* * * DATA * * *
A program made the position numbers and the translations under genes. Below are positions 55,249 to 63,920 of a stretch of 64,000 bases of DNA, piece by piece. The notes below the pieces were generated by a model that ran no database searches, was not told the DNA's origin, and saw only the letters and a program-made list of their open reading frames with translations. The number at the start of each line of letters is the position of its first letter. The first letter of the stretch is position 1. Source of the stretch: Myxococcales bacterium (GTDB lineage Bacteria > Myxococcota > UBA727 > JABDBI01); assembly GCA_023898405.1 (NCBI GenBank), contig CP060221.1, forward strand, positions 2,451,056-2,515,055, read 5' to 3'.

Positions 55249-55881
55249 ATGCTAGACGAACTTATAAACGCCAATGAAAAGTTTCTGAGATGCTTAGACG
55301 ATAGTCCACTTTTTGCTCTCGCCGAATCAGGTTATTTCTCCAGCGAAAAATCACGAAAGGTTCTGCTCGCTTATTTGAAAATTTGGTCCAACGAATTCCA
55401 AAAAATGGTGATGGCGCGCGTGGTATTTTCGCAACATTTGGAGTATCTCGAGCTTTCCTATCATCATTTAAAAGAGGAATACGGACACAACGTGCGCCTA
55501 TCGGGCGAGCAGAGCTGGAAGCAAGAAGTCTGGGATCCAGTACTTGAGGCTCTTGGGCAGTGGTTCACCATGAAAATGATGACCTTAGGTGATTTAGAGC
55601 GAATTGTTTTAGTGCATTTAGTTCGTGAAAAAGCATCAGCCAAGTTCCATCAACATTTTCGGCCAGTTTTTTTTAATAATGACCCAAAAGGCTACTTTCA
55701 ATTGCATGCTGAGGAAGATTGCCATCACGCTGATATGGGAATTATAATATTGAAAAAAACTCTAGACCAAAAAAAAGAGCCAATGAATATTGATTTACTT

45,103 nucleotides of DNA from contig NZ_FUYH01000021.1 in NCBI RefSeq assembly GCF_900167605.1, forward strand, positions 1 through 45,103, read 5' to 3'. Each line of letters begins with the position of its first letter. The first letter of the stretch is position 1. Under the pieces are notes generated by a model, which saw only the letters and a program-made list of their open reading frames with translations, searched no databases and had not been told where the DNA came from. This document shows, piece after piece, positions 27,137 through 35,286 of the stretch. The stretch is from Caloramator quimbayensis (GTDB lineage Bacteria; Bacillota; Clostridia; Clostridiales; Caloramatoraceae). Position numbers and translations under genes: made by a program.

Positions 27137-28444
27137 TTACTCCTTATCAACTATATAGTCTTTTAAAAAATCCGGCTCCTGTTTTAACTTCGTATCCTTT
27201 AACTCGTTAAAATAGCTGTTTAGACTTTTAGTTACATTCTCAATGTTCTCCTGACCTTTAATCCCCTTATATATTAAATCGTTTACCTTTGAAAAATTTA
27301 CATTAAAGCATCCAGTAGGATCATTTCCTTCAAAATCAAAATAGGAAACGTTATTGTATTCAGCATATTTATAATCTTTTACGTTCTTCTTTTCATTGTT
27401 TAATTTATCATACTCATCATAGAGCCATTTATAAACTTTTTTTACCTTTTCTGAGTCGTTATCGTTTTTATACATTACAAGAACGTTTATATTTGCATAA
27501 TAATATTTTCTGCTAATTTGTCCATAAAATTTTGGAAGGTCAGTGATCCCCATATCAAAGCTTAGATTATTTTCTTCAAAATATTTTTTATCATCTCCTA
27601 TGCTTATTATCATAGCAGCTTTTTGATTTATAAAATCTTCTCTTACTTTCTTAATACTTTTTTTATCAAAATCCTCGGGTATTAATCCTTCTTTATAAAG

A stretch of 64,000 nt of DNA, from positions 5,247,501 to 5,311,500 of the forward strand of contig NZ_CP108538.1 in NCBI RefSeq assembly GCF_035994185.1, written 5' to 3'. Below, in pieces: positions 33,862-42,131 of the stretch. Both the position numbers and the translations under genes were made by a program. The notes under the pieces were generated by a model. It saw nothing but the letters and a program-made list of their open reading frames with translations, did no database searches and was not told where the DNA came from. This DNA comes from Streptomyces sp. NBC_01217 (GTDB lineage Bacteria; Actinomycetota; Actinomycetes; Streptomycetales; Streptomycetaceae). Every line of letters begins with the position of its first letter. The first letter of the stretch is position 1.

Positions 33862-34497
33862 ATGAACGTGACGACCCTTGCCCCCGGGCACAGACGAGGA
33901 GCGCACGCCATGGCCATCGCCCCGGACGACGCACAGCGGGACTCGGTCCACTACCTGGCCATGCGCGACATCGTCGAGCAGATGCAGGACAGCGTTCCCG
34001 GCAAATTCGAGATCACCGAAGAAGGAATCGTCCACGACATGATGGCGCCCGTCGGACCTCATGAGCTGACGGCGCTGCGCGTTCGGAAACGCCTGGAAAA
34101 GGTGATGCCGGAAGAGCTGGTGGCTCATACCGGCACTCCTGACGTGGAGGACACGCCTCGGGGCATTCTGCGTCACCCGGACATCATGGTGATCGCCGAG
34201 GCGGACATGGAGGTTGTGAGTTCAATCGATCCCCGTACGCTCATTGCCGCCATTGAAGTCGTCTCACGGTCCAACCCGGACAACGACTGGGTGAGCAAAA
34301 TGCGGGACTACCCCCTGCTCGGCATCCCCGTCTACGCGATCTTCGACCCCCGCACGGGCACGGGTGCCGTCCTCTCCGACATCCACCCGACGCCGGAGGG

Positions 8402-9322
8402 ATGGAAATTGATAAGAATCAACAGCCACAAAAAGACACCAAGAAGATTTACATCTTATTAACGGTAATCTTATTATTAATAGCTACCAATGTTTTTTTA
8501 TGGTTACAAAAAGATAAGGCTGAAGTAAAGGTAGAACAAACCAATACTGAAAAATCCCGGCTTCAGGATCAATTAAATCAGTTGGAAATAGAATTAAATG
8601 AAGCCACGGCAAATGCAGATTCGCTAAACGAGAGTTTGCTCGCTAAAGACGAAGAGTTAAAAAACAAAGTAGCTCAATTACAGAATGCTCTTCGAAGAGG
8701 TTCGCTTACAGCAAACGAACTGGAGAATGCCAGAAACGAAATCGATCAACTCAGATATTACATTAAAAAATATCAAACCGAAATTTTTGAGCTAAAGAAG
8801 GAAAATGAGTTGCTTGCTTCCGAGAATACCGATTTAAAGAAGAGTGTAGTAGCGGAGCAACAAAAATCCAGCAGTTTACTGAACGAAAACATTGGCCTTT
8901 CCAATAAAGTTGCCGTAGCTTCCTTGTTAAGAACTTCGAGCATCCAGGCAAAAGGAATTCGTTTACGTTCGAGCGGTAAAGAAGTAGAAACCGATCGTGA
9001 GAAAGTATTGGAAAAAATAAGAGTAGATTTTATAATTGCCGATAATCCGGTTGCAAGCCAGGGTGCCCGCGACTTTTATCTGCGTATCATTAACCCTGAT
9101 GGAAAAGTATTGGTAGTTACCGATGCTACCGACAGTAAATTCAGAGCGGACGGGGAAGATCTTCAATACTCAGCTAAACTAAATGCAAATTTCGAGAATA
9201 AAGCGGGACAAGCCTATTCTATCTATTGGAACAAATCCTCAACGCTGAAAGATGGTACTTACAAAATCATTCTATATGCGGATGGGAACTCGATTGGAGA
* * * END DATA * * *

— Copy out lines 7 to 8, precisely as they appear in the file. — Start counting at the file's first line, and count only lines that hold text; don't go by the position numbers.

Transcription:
55601 GAATTGTTTTAGTGCATTTAGTTCGTGAAAAAGCATCAGCCAAGTTCCATCAACATTTTCGGCCAGTTTTTTTTAATAATGACCCAAAAGGCTACTTTCA
55701 ATTGCATGCTGAGGAAGATTGCCATCACGCTGATATGGGAATTATAATATTGAAAAAAACTCTAGACCAAAAAAAAGAGCCAATGAATATTGATTTACTT